Most non-Buddhists who have heard of Soka Gakkai International (SGI) know it as Buddhism for the stars. If you saw the Tina Turner bio-flick “What’s Love Got to Do With It?” you saw a dramatization of Turner’s introduction to Soka Gakkai in the late 1970s. Other well-known members include actor Orlando Bloom; musicians Herbie Hancock and Wayne Shorter; and Mariane Pearl, the widow of Daniel Pearl.
From its origins in pre-war Japan, Soka Gakkai has promoted personal empowerment and humanist philosophy combined with Buddhist devotion and practice. Yet as its membership grew in the West, the organization found itself struggling with dissension, controversy, and accusations of being a a cult.
Origins of Soka Gakkai
The first incarnation of Soka Gakkai, called Soka Kyoiku Gakkai ("Value-Creating Education Society"), was founded in Japan in 1930 by Tsunesaburo Makiguchi (1871-1944), an author and educator. Soka Kyoiku Gakkai was a lay organization dedicated to humanistic education reform that also embodied the religious teachings of Nichiren Shoshu, a branch of the Nichiren school of Buddhism.
During the 1930s the military took control of the Japanese government, and a climate of militant nationalism gripped Japan. The government demanded that patriotic citizens honor the Japanese indigenous religion, Shinto. Makiguchi and his close associate Josei Toda (1900-1958) refused to participate in Shinto rituals and worship, and they were arrested as “thought criminals” in 1943. Makiguchi died in prison in 1944.
After the war and his release from prison, Toda re-formed Soka Kyoiku Gakkai into Soka Gakkai ("Value-Creating Society") and shifted the focus from education reform to the promotion of Nichiren Shoshu Buddhism. In the post-war era, many Japanese were attracted to Soka Gakkai because of its emphasis on self-empowerment through socially engaged Buddhism.
Soka Gakkai International
In 1960, Daisaku Ikeda, then 32 years old, became president of Soka Gakkai. In 1975 Ikeda expanded the organization into Soka Gakkai International (SGI), which today has affiliate organizations in 120 countries and an estimated global membership of 12 million.
In the 1970s and 1980s SGI grew rapidly in the West through aggressive recruitment. Patrick Duffy, who played Bobby Ewing on the popular 1980s television series Dallas, became a convert and spoke glowingly of SGI in many widely read interviews. SGI also drew attention through splashy publicity events. For example, according to Daniel Golden of the Boston Globe (October 15, 1989),
"NSA [Nichiren Shoshu of America, now known as SGI-USA] stole the show at Bush’s inauguration in January by displaying on the Washington Mall the world’s largest chair — a 39-foot-high model of the chair that George Washington sat in as he presided over the Continental Congress. The Guinness Book of World Records has twice cited NSA for assembling the most American flags ever in a parade, although in one mention it misidentified the group as 'Nissan Shoshu,' confusing the religious organization with the automaker."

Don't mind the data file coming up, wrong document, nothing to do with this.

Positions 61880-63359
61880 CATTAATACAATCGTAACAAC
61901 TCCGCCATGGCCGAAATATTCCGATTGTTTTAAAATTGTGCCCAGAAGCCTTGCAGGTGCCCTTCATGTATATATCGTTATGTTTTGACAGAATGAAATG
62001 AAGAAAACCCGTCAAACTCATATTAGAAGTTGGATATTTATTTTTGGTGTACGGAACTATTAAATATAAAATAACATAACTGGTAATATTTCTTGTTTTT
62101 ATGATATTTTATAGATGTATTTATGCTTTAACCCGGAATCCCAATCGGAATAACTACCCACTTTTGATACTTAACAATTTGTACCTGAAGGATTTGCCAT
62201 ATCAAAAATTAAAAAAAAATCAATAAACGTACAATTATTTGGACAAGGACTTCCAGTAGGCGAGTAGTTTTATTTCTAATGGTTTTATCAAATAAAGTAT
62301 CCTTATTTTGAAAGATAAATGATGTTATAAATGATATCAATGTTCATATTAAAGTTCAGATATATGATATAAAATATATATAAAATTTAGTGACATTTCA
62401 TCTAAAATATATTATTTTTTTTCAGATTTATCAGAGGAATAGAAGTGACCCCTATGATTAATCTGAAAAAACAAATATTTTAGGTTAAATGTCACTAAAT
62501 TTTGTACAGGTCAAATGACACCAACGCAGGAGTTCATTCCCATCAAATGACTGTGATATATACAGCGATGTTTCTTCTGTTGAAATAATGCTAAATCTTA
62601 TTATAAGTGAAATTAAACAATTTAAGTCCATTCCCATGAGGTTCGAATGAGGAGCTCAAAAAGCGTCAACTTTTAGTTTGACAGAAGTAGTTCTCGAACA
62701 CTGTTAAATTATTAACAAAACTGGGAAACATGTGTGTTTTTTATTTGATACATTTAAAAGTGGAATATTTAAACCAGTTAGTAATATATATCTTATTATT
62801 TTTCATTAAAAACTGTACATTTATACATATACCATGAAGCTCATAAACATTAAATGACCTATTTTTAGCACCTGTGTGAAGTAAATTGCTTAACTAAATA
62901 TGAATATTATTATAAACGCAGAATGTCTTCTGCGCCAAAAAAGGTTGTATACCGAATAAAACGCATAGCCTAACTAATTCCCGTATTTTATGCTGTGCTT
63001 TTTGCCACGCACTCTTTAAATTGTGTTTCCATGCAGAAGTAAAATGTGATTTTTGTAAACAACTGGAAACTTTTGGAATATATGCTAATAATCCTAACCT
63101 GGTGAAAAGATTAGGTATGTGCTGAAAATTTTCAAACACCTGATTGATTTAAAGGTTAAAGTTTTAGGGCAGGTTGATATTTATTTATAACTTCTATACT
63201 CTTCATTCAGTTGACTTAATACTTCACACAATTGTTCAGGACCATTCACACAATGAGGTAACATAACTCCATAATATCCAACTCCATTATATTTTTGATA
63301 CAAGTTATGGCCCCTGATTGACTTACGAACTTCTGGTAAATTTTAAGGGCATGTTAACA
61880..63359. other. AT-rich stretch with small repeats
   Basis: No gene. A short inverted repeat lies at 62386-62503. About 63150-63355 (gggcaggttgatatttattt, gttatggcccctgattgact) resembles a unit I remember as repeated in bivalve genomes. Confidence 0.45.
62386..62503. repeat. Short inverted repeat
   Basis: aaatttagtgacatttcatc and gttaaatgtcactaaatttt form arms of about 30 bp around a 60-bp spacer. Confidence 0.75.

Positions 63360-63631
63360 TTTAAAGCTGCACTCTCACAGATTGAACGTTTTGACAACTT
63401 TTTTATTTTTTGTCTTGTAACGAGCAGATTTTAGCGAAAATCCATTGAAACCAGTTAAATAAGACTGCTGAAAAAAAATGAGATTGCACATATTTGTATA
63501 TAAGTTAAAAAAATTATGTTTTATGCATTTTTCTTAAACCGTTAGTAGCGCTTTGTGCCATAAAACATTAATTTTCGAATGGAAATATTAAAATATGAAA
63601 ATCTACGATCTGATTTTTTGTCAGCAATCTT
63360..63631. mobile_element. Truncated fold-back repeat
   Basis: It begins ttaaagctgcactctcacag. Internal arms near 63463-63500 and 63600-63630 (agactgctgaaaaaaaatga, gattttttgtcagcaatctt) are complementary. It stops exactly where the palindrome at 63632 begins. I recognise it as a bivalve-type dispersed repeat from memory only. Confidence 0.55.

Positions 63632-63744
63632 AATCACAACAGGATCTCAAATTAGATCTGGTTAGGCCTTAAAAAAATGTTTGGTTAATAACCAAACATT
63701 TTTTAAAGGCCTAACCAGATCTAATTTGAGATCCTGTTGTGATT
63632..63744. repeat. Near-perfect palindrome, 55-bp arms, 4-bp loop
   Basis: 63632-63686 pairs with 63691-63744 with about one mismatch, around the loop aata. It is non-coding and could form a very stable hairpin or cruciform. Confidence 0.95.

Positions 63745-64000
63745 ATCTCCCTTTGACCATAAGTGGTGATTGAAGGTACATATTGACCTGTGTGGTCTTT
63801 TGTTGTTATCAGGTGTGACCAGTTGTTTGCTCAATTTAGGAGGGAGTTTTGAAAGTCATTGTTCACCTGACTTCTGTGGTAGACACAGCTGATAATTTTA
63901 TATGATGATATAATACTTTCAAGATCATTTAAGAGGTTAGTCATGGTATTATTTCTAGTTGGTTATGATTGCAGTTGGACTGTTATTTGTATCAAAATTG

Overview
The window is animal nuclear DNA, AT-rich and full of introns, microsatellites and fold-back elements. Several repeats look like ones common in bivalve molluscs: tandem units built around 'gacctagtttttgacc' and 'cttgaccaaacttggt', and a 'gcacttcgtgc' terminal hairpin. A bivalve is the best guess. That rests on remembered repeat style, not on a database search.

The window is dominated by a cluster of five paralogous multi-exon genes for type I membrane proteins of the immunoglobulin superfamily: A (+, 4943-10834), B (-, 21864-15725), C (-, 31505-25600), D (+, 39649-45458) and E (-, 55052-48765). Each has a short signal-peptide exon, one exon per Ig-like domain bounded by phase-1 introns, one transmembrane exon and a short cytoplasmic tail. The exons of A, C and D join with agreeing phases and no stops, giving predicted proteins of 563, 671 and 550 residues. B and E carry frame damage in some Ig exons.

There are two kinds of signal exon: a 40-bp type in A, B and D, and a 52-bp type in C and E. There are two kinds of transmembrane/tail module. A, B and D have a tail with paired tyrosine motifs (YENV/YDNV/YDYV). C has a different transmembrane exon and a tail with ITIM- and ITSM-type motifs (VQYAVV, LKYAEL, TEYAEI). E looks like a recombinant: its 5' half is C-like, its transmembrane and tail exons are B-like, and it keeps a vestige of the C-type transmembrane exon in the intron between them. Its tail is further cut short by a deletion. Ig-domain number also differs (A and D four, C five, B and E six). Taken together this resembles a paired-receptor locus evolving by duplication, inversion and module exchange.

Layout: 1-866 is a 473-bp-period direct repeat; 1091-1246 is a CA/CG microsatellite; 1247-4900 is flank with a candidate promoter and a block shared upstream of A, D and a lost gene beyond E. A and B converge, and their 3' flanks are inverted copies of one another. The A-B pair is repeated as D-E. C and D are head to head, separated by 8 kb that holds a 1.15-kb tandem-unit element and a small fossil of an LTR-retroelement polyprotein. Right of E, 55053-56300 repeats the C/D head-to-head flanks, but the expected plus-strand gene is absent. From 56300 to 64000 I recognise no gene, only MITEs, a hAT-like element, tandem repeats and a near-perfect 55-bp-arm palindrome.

Is SGI a Cult?
SGI came to widespread public attention in the West during the 1970s and 1980s, a time of growing concern about cults. For example, it was in 1978 that 900 members of the Peoples Temple cult committed suicide in Guyana. SGI, a rapidly growing, sometimes flamboyant non-western religious organization, looked suspiciously like a cult to many people and to this day remains on some cult watch lists.
You can find diverse definitions of "cult," including some that say "any religion other than mine is a cult." You can find people who argue all of Buddhism is a cult. A checklist created by Marcia Rudin, M.A., a founding director of the International Cult Education Program, seems more objective.
I have no personal experience with SGI, but over the years I've met many SGI members. They don't seem to me to fit the Rudin checklist. For example, SGI members are not isolated from the non-SGI world. They are not anti-woman, anti-child, or anti-family. They are not waiting for the Apocalypse. I do not believe they use deceptive tactics to recruit new members. Claims that SGI is bent on world domination are, I suspect, a tad exaggerated.
Break With Nichiren Shoshu
Soka Gakkai was not organized by Nichiren Shoshu, but after World War II Soka Gakkai and Nichiren Shoshu developed a mutually beneficial alliance. Over time, however, tensions grew between SGI President Ikeda and the Nichiren Shoshu priesthood over questions of doctrine and leadership. In 1991 Nichiren Shoshu formally renounced SGI and excommunicated Ikeda. News of the break with Nichiren Shoshu rippled like shock waves through the SGI membership.
However, according to Richard Hughes Seager in Buddhism in America (Columbia University Press, 2000), a majority of American members remained with SGI. Before the break they had had little direct contact with the Nichiren Shoshu priesthood; SGI-USA had always been run by laypersons, and that did not change. Many of the issues causing the rift made little sense outside Japan.
Further, Seager wrote, since the break with the priesthood SGI-USA has become more democratic and less hierarchical. New initiatives placed women in more leadership positions and enhanced SGI's racial diversity. SGI also has become less exclusionary. Seager continued,
"Religious dialogue, both interreligious and inter-Buddhist, is now on the SGI agenda, which would not have been the case under the sectarian leadership of the Nichiren Shoshu priesthood. All of these initiatives have contributed to an opening up of Soka Gakkai. A frequent statement in leadership circles is that a new, egalitarian SGI is a 'work in progress.'"